The Financial Check context

This section outlines gamblers’ prior experiences and understanding of financial checks when gambling.

In the quantitative survey, gamblers were asked whether, to the best of their knowledge, they had been required to provide details on their financial situation to a gambling company, in the last 12 months. As such, the data provided here relates to reported or claimed experience which relies on gamblers’ memories of having undergone checks and recognising the purpose of the check that they had experienced, which should be kept in mind when interpreting results.

Gamblers were only asked to consider checks on their financial situation, not checks that may have been carried out on their identity, or on where their money comes from (anti-money laundering checks). Any previous experience gamblers had with financial checks relates to checks which were not frictionless and were not mandated by the Gambling Commission. This is separate from the financial vulnerability and financial risk check proposals the Commission was consulting on, which would involve requirements not currently in place.

Among all gamblers who took part in the survey, just over 1 in 10 (14 percent) claim to have undergone checks by gambling companies on their financial situation in the last 12 months. In contrast 80 percent claim not to have undergone checks on their financial situation in the last 12 months, with a further 7 percent reporting that they ‘do not know’. These figures are shown in Table 2.1.

Table 2.1 Reported experience of financial checks (all gamblers) 1

Reported experience of financial checks (all gamblers)
Gambler response Total (percentage)
Yes 14%
No 80%
Do not know 7%

There were some subgroups within the data, based on gambling behaviour or demographic characteristics, which were statistically more likely than the overall gambler population to report undergoing financial checks in the last 12 months.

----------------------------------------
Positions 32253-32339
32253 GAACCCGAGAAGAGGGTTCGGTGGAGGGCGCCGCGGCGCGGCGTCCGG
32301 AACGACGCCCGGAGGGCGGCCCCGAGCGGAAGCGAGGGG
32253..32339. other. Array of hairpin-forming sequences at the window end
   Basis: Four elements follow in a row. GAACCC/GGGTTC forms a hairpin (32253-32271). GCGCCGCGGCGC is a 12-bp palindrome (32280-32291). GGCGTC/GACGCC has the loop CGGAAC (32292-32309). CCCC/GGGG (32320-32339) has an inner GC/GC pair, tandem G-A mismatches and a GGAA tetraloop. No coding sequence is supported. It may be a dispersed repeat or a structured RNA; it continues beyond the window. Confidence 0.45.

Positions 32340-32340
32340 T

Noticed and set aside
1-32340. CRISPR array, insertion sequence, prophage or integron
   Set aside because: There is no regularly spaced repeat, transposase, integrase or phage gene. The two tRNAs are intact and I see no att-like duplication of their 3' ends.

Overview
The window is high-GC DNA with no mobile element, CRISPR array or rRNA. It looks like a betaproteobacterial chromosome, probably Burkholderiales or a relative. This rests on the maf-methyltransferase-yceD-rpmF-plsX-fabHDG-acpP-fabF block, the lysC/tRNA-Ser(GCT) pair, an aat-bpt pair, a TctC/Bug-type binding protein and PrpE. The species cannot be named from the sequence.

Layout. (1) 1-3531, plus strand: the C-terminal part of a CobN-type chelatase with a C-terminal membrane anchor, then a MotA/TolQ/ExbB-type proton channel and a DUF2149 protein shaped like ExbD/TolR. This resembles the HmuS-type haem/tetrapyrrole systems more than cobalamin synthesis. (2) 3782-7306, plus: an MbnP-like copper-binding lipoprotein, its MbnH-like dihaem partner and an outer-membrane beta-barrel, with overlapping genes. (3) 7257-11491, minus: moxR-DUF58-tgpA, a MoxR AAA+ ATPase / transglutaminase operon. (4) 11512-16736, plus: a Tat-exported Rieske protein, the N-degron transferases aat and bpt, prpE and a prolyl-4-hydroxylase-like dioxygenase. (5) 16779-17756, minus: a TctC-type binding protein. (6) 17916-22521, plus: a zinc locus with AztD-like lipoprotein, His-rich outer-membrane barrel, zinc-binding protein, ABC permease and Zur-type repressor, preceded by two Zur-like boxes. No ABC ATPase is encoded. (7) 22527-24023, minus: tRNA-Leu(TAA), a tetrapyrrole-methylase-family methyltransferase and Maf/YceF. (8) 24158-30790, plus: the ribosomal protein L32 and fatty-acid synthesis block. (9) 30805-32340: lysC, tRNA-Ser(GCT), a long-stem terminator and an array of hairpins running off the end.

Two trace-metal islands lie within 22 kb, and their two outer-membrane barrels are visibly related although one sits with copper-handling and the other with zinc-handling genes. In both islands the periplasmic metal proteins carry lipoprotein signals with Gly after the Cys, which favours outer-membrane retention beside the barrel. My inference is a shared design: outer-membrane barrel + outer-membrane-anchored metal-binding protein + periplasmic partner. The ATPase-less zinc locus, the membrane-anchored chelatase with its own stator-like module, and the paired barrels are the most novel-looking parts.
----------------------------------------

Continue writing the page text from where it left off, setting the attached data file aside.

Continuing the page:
Subgroups based on gambling behaviour were:

Subgroups based on demographic characteristics were:

Table 2.2.1 and 2.2.2 show the results of these subgroups compared to the overall gambler population. All subgroup data are statistically significant compared to the total.

Table 2.2.1 Reported experience of financial checks – those answering ‘yes’ (by all gamblers) 2

Reported experience of financial checks – those answering ‘yes’ (by all gamblers)
Total Total (percentage)
All gamblers 14%

Table 2.2.2 Reported experience of financial checks – those answering ‘yes’ (by gambler subgroups) 2

Reported experience of financial checks – those answering ‘yes’ (by gambler subgroups)
Subgroup Subgroup (percentage)
PGSI Score: 3 to 7 20%
PGSI Score: 8 or more 36%
Gambling frequency: Daily 32%
Gambling activity: Any online gambling or betting in the last 4 weeks 16%
Number of active online accounts: 4 or more 28%
Age: 18 to 34 years old 20%
Income: NET £50,001 or more 17%

In the qualitative phase, gamblers were asked about their experience of ‘financial checks’ with no qualification of what this might or might not involve (unlike the quantitative phase).

Here, gamblers cited any of the following as being linked to some form of ‘financial’ scrutiny:

In both research methodologies there was a marked lack of awareness and clarity about the current checks.

Consequently, gamblers should be ‘introduced’ to the new proposals with clear information on their rationale and purpose to counter the idea that the new financial checks would be a gambling company method for delaying pay out and any further confusion surrounding the intent and suspicion of positive outcomes.

Furthermore, it would be beneficial to communicate that these checks would be as a requirement of the Commission and government for player protection purposes and are not conducted by gambling companies for commercial purposes.


1 Source: Financial Risk – Quantitative Survey: 'Thinking back over the last 12 months, to the best of your knowledge, have you been required to provide details on your financial situation to a gambling company?' Base: All gamblers (1000). Figures rounded up to whole numbers.